"Bronze" is an interactive fiction (IF) adaptation of Beauty and the Beast, overlaying it with familiar IF puzzle themes while introducing several puzzle-inspired elements for the fairy tale.
The reader/player becomes Beauty, returning to the Beast after her 7-day respite with her family, and must explore the castle to learn its secrets and its past, in order to make choices leading to several possible futures. The IF incorporates multiple endings, each exploring the original question of the fairy tale: what makes a person a beauty or a beast? What, if anything, lies underneath surface appearances, and how do actions demonstrate true feelings and intent? The reader/player, in his/her exploration of the castle, encounters several rooms and objects hinting at different paths of action leading to the different endings. The reader chooses actions based on their interpretation of the narrative, which the possible endings into the deeper themes of the story. "Bronze" thus leans toward a character-driven narrative, relying upon the reader/player as protagonist to write the story according to their understanding of backstory and their feelings as a result of those events, rather than a puzzle whose narrative lexias simply tie the different pieces together into a cohesive piece.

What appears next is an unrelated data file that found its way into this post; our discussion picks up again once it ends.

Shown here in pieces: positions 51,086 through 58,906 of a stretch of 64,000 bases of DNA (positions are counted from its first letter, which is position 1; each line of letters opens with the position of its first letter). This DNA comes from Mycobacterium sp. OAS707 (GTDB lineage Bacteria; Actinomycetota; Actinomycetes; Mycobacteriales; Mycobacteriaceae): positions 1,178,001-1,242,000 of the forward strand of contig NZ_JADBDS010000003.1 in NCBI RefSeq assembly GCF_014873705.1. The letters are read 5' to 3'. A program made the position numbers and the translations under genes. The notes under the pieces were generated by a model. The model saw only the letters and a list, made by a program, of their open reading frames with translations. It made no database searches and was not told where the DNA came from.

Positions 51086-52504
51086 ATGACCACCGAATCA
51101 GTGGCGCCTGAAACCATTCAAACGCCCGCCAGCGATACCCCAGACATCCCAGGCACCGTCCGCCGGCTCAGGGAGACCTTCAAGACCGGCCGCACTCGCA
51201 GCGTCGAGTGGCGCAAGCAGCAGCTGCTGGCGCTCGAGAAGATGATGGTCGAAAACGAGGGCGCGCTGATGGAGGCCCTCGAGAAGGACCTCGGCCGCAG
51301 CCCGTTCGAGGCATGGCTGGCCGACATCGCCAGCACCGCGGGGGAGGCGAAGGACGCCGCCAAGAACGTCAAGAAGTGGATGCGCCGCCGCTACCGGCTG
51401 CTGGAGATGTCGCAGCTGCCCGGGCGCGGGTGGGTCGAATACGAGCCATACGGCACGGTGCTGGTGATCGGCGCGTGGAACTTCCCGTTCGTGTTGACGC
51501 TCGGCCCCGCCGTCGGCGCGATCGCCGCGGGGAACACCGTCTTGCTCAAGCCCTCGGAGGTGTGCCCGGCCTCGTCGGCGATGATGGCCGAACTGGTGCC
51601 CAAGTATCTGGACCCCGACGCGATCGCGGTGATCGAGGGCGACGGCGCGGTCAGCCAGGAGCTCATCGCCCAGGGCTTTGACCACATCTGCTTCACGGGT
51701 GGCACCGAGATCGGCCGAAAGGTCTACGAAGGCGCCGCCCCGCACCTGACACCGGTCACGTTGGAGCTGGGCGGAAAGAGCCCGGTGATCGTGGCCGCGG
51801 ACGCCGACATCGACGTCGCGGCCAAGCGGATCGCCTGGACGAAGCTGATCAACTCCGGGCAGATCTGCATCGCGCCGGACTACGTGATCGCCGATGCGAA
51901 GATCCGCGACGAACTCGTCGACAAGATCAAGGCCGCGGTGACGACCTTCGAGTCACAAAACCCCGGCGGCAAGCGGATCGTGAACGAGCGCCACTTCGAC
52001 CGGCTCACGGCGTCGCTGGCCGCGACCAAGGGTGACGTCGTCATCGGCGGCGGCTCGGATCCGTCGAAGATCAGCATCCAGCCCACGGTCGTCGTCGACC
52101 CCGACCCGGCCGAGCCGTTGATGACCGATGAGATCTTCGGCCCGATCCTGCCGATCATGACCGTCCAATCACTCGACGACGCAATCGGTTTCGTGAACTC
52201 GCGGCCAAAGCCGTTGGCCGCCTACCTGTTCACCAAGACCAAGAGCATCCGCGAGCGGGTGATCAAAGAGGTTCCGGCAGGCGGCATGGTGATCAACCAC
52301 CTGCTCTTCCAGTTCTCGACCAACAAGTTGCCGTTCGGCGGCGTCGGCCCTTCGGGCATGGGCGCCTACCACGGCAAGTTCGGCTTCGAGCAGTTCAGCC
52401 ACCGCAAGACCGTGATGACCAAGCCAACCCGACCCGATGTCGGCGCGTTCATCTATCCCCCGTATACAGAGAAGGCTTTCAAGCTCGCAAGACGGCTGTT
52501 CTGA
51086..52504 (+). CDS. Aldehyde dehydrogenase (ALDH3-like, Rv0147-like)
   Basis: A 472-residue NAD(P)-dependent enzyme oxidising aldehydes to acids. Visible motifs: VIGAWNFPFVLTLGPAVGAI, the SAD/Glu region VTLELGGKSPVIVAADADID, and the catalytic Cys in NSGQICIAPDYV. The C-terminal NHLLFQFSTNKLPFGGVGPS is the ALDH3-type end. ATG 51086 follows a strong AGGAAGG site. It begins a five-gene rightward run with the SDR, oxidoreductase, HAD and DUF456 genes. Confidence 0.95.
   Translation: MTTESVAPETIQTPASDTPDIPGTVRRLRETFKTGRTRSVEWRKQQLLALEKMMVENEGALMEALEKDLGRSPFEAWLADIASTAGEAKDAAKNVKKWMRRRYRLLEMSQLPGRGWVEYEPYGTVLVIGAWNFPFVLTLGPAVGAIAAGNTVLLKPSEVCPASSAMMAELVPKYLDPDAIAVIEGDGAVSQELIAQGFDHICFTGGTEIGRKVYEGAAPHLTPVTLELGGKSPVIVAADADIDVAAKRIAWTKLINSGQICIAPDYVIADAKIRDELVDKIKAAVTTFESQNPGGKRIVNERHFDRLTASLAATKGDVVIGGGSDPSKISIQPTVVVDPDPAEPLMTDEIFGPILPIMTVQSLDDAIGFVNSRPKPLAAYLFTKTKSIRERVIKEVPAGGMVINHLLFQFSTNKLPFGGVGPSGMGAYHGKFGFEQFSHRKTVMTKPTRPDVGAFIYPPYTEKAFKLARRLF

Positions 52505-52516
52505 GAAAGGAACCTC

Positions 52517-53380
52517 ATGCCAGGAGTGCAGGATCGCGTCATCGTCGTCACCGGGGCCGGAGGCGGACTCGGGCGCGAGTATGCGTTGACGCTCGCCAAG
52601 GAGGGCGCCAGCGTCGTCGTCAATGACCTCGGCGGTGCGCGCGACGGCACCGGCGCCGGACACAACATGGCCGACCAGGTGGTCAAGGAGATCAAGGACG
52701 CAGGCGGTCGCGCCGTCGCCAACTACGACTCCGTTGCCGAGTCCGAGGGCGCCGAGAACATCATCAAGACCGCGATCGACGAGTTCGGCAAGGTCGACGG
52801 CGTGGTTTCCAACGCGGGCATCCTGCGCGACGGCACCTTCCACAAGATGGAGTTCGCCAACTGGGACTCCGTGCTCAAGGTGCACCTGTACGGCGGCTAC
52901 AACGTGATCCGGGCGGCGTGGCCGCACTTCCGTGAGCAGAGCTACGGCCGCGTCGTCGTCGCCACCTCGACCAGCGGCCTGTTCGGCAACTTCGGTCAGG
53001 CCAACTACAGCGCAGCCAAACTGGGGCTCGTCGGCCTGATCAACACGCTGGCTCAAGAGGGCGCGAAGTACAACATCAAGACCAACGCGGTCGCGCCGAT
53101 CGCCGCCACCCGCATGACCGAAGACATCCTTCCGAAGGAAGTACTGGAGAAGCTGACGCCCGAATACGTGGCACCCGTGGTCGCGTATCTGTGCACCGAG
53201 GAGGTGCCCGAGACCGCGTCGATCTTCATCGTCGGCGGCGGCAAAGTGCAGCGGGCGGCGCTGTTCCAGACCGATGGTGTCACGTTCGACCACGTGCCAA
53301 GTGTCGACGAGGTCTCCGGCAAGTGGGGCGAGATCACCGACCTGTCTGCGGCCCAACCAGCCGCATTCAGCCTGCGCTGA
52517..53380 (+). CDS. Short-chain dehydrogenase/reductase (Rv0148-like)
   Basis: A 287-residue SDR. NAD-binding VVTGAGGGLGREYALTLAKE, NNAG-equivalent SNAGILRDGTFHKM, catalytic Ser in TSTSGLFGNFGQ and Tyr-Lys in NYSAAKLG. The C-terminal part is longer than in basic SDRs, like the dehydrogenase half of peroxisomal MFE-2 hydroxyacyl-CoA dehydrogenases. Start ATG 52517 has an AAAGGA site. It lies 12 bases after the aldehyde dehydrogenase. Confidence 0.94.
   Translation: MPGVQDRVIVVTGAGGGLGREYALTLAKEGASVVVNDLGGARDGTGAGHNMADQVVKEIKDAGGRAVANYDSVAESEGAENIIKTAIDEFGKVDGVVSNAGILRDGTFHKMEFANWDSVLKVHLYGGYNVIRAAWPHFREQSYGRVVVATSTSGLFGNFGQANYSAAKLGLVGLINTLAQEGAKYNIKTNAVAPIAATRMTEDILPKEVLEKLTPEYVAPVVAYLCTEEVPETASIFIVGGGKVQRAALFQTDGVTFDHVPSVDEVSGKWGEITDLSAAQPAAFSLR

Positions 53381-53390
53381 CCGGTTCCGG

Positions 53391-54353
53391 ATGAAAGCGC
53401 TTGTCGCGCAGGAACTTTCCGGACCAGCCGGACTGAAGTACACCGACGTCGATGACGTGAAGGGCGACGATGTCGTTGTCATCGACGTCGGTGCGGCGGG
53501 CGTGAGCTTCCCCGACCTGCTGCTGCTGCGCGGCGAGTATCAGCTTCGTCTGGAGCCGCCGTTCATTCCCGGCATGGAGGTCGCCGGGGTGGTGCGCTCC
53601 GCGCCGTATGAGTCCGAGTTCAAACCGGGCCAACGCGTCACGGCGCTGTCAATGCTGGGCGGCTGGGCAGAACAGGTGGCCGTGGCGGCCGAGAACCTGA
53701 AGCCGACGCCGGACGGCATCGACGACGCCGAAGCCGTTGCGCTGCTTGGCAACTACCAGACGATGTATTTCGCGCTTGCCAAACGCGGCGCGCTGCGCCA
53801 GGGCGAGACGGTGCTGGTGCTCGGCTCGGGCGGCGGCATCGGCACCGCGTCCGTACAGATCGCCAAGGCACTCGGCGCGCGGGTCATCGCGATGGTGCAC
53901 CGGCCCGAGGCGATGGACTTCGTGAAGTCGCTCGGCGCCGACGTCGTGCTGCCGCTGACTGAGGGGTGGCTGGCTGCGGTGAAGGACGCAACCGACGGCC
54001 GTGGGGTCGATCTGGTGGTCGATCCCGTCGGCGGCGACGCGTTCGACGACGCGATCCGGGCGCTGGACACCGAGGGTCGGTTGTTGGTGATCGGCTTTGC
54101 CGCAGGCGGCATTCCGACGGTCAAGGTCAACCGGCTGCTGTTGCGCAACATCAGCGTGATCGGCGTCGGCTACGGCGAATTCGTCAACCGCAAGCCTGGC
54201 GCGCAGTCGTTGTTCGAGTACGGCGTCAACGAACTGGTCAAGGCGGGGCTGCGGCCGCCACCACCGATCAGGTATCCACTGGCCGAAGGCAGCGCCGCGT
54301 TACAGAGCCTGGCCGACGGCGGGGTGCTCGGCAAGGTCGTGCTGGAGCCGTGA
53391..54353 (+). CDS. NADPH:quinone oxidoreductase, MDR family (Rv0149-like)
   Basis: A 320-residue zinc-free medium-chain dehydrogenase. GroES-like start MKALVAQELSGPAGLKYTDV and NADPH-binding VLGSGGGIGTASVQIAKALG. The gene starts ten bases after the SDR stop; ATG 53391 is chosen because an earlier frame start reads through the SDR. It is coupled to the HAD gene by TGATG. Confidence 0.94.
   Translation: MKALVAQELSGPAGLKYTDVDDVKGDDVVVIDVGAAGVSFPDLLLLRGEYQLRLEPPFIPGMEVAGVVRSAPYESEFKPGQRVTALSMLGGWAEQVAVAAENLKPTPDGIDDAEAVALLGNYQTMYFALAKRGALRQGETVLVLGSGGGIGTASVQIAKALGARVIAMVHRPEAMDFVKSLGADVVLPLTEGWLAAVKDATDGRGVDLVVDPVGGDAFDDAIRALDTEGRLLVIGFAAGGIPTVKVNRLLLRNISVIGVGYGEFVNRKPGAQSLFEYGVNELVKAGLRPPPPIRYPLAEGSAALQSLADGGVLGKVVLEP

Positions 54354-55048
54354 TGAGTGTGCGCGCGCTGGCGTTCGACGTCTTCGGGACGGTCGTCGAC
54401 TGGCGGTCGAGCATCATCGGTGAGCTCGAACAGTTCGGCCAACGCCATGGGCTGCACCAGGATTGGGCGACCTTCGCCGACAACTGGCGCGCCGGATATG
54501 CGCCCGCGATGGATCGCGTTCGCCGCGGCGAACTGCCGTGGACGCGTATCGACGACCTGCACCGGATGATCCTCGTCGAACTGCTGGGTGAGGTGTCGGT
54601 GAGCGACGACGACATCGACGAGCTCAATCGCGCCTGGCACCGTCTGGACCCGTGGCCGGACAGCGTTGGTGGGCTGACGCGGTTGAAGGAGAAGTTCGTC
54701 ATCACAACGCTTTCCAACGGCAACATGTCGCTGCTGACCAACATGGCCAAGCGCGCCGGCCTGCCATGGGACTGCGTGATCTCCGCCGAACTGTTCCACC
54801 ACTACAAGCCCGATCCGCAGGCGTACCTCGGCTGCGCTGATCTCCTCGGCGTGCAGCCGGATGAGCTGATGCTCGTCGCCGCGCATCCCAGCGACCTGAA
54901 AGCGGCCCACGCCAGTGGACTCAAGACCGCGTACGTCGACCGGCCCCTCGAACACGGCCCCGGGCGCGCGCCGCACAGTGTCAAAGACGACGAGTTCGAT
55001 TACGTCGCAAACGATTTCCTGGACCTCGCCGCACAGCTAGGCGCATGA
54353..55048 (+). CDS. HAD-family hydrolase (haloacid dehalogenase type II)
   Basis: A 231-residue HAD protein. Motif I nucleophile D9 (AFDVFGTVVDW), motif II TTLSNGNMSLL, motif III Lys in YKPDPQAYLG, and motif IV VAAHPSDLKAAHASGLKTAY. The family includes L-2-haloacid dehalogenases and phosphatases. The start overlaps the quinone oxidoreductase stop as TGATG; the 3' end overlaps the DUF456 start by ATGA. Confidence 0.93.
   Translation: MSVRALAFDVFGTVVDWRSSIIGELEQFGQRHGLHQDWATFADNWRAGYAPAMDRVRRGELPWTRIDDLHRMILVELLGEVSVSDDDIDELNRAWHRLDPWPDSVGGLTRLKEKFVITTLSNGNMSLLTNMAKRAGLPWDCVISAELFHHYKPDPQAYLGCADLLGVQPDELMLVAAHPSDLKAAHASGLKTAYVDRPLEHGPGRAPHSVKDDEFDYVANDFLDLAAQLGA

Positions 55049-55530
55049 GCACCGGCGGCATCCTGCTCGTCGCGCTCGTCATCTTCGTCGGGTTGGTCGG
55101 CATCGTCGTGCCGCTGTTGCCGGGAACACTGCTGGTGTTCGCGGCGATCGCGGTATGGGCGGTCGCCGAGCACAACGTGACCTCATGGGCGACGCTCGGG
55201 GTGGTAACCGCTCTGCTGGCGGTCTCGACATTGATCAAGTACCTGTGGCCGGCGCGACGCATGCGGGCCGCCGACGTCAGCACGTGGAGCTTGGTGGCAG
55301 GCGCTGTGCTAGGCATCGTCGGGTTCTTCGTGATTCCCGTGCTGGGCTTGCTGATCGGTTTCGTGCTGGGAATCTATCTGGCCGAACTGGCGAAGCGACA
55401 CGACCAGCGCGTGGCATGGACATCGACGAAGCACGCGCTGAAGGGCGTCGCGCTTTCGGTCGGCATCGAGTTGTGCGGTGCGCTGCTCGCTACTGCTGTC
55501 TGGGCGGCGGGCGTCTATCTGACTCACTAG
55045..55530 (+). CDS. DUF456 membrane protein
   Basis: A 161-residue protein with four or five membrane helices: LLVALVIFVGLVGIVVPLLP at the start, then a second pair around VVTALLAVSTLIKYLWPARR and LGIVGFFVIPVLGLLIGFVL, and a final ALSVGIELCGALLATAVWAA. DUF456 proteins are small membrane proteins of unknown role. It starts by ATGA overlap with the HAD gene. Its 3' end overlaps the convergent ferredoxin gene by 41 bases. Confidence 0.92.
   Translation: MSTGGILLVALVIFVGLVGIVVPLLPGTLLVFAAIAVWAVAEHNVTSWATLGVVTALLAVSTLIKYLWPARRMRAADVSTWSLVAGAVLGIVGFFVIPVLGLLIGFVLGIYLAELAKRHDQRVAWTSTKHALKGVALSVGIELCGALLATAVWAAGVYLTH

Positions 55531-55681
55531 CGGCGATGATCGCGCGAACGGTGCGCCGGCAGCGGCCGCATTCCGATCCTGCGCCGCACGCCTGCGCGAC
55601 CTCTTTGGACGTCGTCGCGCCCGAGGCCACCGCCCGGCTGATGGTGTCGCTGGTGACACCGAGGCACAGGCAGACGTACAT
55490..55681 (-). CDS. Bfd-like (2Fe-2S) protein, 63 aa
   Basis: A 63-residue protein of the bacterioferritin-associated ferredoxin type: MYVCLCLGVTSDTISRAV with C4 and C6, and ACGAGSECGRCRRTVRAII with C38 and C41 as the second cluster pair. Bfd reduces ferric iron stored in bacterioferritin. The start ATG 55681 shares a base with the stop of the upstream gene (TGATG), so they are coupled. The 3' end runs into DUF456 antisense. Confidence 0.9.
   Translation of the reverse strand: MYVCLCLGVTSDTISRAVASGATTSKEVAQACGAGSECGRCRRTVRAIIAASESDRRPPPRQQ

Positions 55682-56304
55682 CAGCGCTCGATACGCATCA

"Bronze" further simplifies the puzzle elements of IF by including several customized commands: ROOMS, which lists all the rooms the reader/player has thus far encountered; OBJECTS, which lists all the objects thus far encountered; GO TO, which enables the reader/player to go immediately to any room previously encountered; and FIND, which enables the reader/player to go immediately to any object previously discovered. These functions, as well as an ever-present status bar at the top of the screen that denotes current location as well as offering a rudimentary localized map of nearby rooms, reduce the laborious effort of mapping the storyworld and its contents. Though still a constitutive element, the puzzle again supports rather than supercedes the narrative, helping to structure and enhance the story.
Interestingly, while the tone and content of the IF is more reflective of the Grimm Brothers tale, "Bronze" also includes intertextual references to the 1991 Disney film in crucial objects such as bells and a candle, recalling Disney's Belle and Lumiere. "Bronze"'s various inhabitants are often represented through inanimate objects, a parallel to the household items that embody the ensorceled servants in the film.
Emily Short also offers a wealth of metatextual pieces supporting Bronze, in the form of process notes, source code, and a supplemental walkthrough to help reader/players work past problems:
Making of "Bronze": http://www.inform-fiction.org/I7Downloads/Examples/bronze/Overview.html